Dr. John Lewis, a University of Alberta researcher, has led a study that shows how cancer cells form “tentacles” to move from one part of the body to another. The team’s finding could open up new possibilities surrounding the treatment of cancer.
“Since the spread, or metastasis, of cancer is what makes it deadly, we have been interested for some time in what genes and proteins are required for cells to proceed through each step,” says Lewis, who is also the Alberta Cancer Foundation’s Frank and Carla Sojonky Chair in Prostate Cancer Research. “Almost immediately, we saw that the cancer cells moving through the bloodstream were forming long tentacles just before they escaped, so we decided to take a closer look to see what they were.”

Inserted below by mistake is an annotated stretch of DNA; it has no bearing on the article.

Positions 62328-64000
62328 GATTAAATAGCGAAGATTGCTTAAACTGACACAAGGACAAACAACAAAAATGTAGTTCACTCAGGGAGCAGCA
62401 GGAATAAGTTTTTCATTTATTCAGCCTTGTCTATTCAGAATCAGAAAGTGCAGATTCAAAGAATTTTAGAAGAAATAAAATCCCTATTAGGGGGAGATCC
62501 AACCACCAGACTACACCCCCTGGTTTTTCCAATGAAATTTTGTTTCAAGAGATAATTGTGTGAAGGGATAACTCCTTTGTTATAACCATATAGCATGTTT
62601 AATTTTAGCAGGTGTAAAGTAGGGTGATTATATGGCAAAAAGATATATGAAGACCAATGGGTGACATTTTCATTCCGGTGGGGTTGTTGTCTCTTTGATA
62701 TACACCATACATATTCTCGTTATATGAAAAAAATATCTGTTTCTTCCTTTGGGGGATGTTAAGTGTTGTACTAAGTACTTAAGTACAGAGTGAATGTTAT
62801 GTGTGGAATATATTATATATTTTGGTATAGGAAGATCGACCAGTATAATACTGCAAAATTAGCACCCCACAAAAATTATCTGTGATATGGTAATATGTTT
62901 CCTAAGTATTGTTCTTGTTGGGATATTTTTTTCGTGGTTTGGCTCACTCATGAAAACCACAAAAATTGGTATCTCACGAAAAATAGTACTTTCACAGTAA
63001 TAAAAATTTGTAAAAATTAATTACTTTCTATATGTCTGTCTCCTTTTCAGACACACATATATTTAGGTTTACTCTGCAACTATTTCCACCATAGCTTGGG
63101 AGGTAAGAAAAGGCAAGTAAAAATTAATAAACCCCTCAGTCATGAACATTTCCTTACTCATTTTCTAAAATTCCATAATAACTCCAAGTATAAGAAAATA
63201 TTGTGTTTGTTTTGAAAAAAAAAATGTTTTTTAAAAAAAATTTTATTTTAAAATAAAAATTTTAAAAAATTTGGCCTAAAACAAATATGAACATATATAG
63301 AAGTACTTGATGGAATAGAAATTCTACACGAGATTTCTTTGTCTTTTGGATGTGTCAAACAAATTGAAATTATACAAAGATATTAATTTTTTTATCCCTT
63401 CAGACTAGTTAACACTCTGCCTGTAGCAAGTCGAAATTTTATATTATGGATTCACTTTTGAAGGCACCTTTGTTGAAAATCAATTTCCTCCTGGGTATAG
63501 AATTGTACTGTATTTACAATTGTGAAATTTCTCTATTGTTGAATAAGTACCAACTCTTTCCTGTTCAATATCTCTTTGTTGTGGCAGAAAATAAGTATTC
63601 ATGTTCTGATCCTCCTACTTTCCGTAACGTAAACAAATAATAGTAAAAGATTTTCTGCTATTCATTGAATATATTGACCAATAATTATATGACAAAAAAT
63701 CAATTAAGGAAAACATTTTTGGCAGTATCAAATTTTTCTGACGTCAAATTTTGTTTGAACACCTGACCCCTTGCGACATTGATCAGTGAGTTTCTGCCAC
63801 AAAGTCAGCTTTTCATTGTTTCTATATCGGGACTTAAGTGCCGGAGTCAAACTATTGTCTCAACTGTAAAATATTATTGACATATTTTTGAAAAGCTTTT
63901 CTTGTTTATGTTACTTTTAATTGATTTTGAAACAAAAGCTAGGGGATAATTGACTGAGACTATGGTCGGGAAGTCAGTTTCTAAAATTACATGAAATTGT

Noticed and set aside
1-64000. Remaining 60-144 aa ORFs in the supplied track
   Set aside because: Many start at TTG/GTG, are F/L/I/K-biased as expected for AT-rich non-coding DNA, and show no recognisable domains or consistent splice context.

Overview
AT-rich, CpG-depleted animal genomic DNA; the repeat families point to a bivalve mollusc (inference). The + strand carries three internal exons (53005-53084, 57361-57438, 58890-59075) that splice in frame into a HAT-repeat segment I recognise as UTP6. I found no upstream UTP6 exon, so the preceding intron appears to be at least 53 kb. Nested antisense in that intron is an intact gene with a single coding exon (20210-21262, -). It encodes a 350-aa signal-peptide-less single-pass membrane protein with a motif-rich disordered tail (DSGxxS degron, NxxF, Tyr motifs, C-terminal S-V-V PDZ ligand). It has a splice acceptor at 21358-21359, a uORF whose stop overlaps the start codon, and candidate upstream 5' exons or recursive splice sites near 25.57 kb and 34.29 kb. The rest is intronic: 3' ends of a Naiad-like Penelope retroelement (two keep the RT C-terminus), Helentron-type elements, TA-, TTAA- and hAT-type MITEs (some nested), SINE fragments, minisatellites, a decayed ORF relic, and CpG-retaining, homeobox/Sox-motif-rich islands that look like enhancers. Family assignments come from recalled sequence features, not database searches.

It’s an exciting find for the team. “This means that cancer cell tentacles could be a promising target for new anti-cancer or anti-metastasis drugs,” says Lewis. During the research, Lewis and his team watched as a cancer cell reached a tentacle slowly out of the bloodstream. Now that the team has identified the process, the researchers can focus on an effort to develop new drugs that could block the tentacles and improve the lives of cancer patients in the future.